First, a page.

Concerns: Zimbabwean president Robert Mugabe, seen here shaking hands with former Iranian President Mahmoud Ahmadinejad in 2006, is believed to have signed a secret deal to supply uranium to Tehran. (Daily Mail)

August 10, 2017

Zimbabwe has signed a secret deal to supply Uranium to Iran for its controversial nuclear programme, according to a senior Government source in Harare.

Negotiations between the two countries, which would see thousands of tonnes of the raw uranium shipped to Tehran for enrichment, have allegedly been going on for two years, the Times reports.

Zimbabwe’s Deputy Mining Minister Gift Chimanikire, said a ‘memorandum of understanding’ had been signed between the two countries both currently subject to stringent international sanctions.

Iran insists that its nuclear programme is solely for providing its domestic energy needs, however it is widely believed they are hoping to build a nuclear weapon.

Mr Chimanikire described mining as ‘Zimbabwe’s ticket’ and said only a small number of government officials were aware of the deal which would mean the African country receiving billions in desperately needed currency.

Iran's Uranium Conversion Facility, just outside the city of Isfahan

Enrichment plant: Iran’s Uranium Conversion Facility, just outside the city of Isfahan

He said a Chinese company had been carrying out tests at a site in the far north of Zimbabwe. He told the Times: ‘I have seen a [memorandum of understanding] to export uranium to the Iranians.’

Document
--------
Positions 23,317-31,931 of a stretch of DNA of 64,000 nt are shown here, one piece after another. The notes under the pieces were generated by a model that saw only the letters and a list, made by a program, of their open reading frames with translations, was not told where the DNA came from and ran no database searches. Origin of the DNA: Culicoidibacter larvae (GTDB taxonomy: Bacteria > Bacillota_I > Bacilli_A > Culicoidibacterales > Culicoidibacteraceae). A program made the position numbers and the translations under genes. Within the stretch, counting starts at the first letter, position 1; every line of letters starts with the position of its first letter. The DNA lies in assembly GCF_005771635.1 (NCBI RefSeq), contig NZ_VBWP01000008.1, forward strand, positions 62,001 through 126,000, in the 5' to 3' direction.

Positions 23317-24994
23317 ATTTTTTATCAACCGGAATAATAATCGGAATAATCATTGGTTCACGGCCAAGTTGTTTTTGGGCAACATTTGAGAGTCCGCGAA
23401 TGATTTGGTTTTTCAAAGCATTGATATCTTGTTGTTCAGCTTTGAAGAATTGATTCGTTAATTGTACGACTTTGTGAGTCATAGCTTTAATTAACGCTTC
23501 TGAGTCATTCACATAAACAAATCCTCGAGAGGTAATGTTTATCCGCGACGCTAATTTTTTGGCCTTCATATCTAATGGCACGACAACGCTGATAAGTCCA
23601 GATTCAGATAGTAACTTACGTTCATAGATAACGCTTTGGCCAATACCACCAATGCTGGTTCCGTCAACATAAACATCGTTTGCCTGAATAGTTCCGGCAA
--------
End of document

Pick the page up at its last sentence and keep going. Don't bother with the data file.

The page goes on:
Zimbabwe is believed to have uranium reserves of around 45,000 tonnes. However much of it is mixed in with other minerals meaning it would take years to extract and at considerable expense.

The Chinese are also believed to have approached Zimbabwe offering finance and construction projects in return for mining rights.

Although Iran has its own uranium deposits they are not as pure as those found in other parts of the world.

Experts believe the Islamic state has already stockpiled 182kg of enriched uranium, but would require around 250kg to build a nuclear bomb.

Following his inauguration in June, Iran’s new president Hasan Rouhani Iran’s promised to follow a ‘path of moderation’ and bring more openness over the country’s nuclear programme.

But he stopped short of saying they would consider halting the uranium enrichment programme and accused the United States of seeking any excuse to confront the country over its nuclear ambitions.

They insist the programme is peaceful and geared soley towards generating electricity and producing radioisotopes to treat cancer patients.

Mr Rouhani’s predecessor Mahmoud Ahmadinejad, met with President Mugabe in 2010, when the African leader described the Iranian’s nuclear ambitions as a ‘just cause’.

Before stepping down in June Mr Ahmadinejad, took a foreign trip to Niger, the world’s fourth-largest uranium producer.

Precious: Iranian technicians huddle around a container of 'yellow cake' uranium in 2005

Precious cargo: Iranian technicians huddle around a container of ‘yellow cake’ uranium in 2005

British security officials said they were aware that Iran was negotiating with Zimbabwe. A foreign office spokesman said: ‘Any reports of uranium being supplied to Iran are concerning.’

Iran has six uranium enrichment plants and are also understood to have activated a heavy-water production plant to produce plutonium for a nuclear bomb.

But satellite images showed clouds of steam emerging from the site, which is 150 miles south-west of the capital Tehran.